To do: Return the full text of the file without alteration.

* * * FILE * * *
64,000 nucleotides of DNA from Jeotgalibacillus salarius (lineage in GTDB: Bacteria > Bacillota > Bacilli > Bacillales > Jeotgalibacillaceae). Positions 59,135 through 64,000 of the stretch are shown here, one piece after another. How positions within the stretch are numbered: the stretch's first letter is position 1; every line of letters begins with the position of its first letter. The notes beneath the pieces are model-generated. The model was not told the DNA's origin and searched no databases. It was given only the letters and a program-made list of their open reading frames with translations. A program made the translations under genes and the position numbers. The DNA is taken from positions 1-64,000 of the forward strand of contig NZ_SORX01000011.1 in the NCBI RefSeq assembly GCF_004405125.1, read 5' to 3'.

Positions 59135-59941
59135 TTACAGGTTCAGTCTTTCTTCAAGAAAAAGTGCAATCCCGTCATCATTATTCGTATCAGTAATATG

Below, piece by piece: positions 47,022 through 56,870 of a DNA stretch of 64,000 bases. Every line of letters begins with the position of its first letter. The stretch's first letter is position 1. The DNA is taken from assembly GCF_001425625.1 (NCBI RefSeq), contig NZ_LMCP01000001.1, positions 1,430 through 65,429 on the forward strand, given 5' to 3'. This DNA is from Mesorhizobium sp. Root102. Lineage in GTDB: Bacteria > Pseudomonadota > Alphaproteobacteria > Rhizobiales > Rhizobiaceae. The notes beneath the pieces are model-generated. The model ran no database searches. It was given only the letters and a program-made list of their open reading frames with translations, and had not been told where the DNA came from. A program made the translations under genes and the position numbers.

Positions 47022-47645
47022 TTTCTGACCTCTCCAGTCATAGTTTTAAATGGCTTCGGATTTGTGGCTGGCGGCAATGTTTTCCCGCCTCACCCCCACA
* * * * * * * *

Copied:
64,000 nucleotides of DNA from Jeotgalibacillus salarius (lineage in GTDB: Bacteria > Bacillota > Bacilli > Bacillales > Jeotgalibacillaceae). Positions 59,135 through 64,000 of the stretch are shown here, one piece after another. How positions within the stretch are numbered: the stretch's first letter is position 1; every line of letters begins with the position of its first letter. The notes beneath the pieces are model-generated. The model was not told the DNA's origin and searched no databases. It was given only the letters and a program-made list of their open reading frames with translations. A program made the translations under genes and the position numbers. The DNA is taken from positions 1-64,000 of the forward strand of contig NZ_SORX01000011.1 in the NCBI RefSeq assembly GCF_004405125.1, read 5' to 3'.

Positions 59135-59941
59135 TTACAGGTTCAGTCTTTCTTCAAGAAAAAGTGCAATCCCGTCATCATTATTCGTATCAGTAATATG

Below, piece by piece: positions 47,022 through 56,870 of a DNA stretch of 64,000 bases. Every line of letters begins with the position of its first letter. The stretch's first letter is position 1. The DNA is taken from assembly GCF_001425625.1 (NCBI RefSeq), contig NZ_LMCP01000001.1, positions 1,430 through 65,429 on the forward strand, given 5' to 3'. This DNA is from Mesorhizobium sp. Root102. Lineage in GTDB: Bacteria > Pseudomonadota > Alphaproteobacteria > Rhizobiales > Rhizobiaceae. The notes beneath the pieces are model-generated. The model ran no database searches. It was given only the letters and a program-made list of their open reading frames with translations, and had not been told where the DNA came from. A program made the translations under genes and the position numbers.

Positions 47022-47645
47022 TTTCTGACCTCTCCAGTCATAGTTTTAAATGGCTTCGGATTTGTGGCTGGCGGCAATGTTTTCCCGCCTCACCCCCACA